Mosaic Review | Gamemag

The creators of a good horror Among the Sleep switched from the world of childhood nightmares to the grayness of adulthood. The protagonist of the game Mosaic he just recently moved to a big city, where he never made friends, and a dull job eats his whole life.

Bills are streaming in batches, expenses are rising, and life turns into a monotonous gray slurry, from which there is no way out.

But you need to lift yourself out of bed, comb your hair, brush your teeth, and ahead is a long way to work, where in a live stream thousands of such employees are rushing about their business.

Living day after day, your hero once meets a magical fish that can change his world and help him see real life beyond industrial reality.

Touching on the themes of loneliness, the price of individuality and a monstrous corporate machine that processes and spits people out like garbage, the authors create a small work of art that looks more like a social art project than a full-fledged game.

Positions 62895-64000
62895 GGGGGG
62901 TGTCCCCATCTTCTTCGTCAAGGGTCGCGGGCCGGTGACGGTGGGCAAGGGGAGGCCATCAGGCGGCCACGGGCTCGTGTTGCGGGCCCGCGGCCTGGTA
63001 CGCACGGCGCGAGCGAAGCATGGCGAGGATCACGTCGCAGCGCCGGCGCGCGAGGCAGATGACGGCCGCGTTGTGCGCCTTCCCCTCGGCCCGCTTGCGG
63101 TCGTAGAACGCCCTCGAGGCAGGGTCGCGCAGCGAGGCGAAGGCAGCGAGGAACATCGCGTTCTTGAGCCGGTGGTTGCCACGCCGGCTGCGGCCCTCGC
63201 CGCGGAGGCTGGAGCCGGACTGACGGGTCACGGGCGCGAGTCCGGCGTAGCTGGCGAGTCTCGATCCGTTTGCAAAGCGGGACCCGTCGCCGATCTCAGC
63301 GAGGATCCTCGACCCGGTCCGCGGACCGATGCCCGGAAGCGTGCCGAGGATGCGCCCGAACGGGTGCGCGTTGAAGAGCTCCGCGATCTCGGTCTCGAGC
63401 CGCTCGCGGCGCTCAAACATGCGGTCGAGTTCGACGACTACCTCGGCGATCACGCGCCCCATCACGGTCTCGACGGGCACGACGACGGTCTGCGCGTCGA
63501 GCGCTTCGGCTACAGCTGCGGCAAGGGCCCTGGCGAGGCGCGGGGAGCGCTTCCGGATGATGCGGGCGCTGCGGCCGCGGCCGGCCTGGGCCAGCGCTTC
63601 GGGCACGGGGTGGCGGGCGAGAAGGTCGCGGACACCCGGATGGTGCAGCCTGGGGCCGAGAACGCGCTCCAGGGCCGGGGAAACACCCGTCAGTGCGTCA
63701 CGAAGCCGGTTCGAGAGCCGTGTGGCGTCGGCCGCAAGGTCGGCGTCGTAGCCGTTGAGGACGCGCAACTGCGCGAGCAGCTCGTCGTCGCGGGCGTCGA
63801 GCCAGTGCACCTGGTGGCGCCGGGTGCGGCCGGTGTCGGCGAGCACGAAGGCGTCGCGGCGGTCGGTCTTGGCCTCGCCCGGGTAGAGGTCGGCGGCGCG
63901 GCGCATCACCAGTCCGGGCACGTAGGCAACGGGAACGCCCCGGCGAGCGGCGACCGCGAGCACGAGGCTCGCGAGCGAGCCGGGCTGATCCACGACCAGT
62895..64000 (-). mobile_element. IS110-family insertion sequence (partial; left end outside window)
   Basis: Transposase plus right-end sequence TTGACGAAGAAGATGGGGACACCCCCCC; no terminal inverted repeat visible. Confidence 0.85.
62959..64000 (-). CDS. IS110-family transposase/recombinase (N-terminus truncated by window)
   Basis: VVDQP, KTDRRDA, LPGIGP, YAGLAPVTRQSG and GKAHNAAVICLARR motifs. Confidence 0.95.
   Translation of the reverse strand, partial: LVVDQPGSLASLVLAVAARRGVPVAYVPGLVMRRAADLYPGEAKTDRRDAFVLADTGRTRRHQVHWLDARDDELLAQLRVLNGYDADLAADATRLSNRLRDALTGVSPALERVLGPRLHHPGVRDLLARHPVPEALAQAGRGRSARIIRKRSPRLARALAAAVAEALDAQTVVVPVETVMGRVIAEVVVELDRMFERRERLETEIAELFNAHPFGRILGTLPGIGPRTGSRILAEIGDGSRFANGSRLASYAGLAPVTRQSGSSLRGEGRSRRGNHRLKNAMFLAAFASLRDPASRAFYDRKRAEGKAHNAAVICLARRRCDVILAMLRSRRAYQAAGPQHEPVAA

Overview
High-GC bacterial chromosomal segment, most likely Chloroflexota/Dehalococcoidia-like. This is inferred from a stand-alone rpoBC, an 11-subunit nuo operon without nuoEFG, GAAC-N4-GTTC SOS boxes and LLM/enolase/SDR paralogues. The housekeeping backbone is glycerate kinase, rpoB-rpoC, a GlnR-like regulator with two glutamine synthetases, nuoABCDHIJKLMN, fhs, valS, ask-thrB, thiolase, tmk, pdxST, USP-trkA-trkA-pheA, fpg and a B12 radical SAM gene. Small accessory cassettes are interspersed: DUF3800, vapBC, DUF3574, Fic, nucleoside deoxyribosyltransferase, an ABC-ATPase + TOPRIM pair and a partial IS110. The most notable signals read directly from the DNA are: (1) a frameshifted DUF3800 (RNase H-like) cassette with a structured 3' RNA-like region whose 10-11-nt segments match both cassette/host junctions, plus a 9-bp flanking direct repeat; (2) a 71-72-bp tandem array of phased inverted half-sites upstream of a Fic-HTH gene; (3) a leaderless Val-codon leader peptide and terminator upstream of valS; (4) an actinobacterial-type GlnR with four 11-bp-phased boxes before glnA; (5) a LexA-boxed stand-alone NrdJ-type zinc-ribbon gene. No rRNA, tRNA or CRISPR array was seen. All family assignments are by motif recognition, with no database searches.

It is not surprising that the development was supported by the Norwegian Ministry of Culture through the Institute of Cinematography.

As the story progresses, you are offered some minor choices, but the path to the finale is linear with the necessary stops for a mini-game with resource extraction and cell construction, as well as the isolation of bright colors on a white screen canvas.

Also, at any time during the gameplay, you can turn on your smartphone and play “Chukh-Plush”- the quintessence of all mobile clickers. In this application, thoughtless pressing of one button is elevated to art.

Using art techniques INSIDE and LimboAdrian Tingstad Hasby, the game’s game designer, creates an amazing world where colors fade in gray everyday life and only lonely musicians who create street art have true freedom and inner happiness.